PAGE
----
en image, confondre généalogie et phylogénie
Living dinosaurs: How birds took over the worldFrom the toucans of the tropics to the penguins of the Antarctic, ours is a world of birds. They are among the most successful of land animals – and have been for a very long time. If a birdwatcher could step back 70 million years, they would be absolutely dazzled by the birds on show.
But the evolutionary history of birds has long been an enigma. Ever since a single fossil feather was dug up 150 years ago, the origins of birds have been one of biology's most contentious issues.
That has all changed with a string of recent discoveries, most notably the famous feathered dinosaurs of China. In a little over a decade these have transformed our understanding of bird origins.
It is all a far cry from when that first feather was found in a quarry at Solnhofen in southern Germany. The exact date of discovery is disputed – some accounts say 1860, others 1861 – but we do know it was quickly followed by a near-complete skeleton of its presumed owner, archaeopteryx. This 145-million-year-old enigma combined the teeth and long tail of a dinosaur with the wings and feathers of a bird. It assumed enormous importance as a "missing link" between two animal groups, exactly as Charles Darwin had predicted in 1859.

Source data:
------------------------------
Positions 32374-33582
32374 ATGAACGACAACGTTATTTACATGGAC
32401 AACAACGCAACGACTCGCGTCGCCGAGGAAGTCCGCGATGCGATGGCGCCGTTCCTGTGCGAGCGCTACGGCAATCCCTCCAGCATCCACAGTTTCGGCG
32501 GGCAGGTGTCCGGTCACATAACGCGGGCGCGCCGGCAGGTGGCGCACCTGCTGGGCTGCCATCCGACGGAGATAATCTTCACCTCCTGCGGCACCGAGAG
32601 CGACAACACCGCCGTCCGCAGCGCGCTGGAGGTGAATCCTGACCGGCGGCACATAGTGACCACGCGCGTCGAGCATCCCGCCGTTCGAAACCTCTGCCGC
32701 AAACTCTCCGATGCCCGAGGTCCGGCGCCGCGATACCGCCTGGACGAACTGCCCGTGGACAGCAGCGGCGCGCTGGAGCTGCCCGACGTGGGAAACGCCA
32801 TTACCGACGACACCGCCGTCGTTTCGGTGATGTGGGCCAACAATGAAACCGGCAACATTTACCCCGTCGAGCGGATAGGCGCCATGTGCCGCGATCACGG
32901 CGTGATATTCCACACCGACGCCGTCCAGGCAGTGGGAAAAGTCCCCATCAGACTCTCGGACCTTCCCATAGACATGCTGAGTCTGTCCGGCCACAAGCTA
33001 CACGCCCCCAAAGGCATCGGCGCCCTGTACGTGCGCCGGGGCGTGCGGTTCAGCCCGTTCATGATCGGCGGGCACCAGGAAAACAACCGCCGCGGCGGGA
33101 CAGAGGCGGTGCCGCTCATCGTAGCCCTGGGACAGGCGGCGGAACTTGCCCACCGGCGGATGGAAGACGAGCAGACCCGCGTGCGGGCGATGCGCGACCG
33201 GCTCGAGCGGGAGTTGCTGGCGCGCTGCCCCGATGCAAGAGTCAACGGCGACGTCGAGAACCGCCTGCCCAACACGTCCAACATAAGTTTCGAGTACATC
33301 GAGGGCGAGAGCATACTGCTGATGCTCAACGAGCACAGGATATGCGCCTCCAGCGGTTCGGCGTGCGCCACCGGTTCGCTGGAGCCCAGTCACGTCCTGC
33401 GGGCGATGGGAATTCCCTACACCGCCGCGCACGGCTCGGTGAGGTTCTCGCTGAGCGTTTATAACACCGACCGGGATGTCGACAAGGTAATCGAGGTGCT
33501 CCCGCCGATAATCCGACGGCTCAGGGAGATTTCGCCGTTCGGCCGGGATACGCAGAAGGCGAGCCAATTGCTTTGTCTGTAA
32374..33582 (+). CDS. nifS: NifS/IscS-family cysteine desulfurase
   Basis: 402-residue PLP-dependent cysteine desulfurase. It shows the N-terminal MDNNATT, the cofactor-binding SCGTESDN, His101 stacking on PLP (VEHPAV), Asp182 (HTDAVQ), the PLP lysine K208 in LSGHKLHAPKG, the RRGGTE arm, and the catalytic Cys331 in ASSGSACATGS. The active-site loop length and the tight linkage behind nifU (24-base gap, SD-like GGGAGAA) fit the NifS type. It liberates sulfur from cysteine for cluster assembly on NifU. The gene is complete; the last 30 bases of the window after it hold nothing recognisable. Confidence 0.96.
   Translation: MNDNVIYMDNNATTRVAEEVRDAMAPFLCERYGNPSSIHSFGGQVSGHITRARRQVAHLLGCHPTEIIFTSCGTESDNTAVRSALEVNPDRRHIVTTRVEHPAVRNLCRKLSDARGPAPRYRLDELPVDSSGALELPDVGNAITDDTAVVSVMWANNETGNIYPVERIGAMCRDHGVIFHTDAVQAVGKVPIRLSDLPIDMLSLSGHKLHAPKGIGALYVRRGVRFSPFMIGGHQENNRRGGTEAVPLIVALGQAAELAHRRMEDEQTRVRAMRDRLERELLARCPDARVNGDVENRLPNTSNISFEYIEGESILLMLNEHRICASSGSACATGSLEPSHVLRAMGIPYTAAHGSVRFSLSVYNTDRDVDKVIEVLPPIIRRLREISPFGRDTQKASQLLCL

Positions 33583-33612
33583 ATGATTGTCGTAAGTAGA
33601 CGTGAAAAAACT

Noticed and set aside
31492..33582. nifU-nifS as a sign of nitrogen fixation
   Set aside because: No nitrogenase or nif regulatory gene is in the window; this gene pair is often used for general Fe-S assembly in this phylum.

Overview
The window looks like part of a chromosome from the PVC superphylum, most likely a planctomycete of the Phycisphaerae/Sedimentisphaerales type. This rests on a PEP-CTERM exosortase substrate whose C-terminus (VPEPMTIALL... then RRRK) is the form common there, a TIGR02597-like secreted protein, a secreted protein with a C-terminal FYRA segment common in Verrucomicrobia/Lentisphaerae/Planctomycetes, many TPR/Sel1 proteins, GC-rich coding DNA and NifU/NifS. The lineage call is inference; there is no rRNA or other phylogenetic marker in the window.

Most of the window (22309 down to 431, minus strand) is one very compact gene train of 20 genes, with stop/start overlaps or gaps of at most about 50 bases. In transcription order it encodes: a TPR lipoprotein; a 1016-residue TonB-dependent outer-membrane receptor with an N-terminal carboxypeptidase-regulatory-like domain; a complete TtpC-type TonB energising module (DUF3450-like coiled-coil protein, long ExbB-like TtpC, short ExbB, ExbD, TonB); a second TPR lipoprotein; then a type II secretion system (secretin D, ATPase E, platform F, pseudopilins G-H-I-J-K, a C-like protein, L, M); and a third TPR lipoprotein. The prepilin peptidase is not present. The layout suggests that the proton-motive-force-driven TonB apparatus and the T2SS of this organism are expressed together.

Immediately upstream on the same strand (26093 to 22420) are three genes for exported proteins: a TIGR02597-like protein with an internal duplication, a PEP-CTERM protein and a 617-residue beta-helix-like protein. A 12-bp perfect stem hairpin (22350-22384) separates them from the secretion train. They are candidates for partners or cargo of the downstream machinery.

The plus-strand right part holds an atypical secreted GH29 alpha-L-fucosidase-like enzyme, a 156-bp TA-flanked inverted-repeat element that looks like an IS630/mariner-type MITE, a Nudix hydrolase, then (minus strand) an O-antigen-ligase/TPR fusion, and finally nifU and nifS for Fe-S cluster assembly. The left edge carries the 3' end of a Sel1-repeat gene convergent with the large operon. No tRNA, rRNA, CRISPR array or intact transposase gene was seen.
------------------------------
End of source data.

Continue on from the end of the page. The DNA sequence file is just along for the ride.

Archaeopteryx continues to be an icon of evolution, with new insights about it being made every year, but it has now been joined by dozens of bird-like dinosaurs and dinosaur-like birds, all helping to finally tell the full story of bird origins. Here is New Scientist's round-up of where we stand on the biggest questions.
Only now can we say beyond reasonable doubt that birds aren't just built like dinosaurs – they actually are dinosaurs. Continue reading
It had the wings and feathers of a bird, but the teeth, legs and claws of a dinosaur – so just what kind of beast was archaeopteryx? Continue reading
Ancestors of the dinosaurs may have sported feathers long before the first dino took a leap of faith. Continue reading
The late Cretaceous skies contained oddities to bamboozle any modern birdwatcher, but a few familiar sights too. Continue reading
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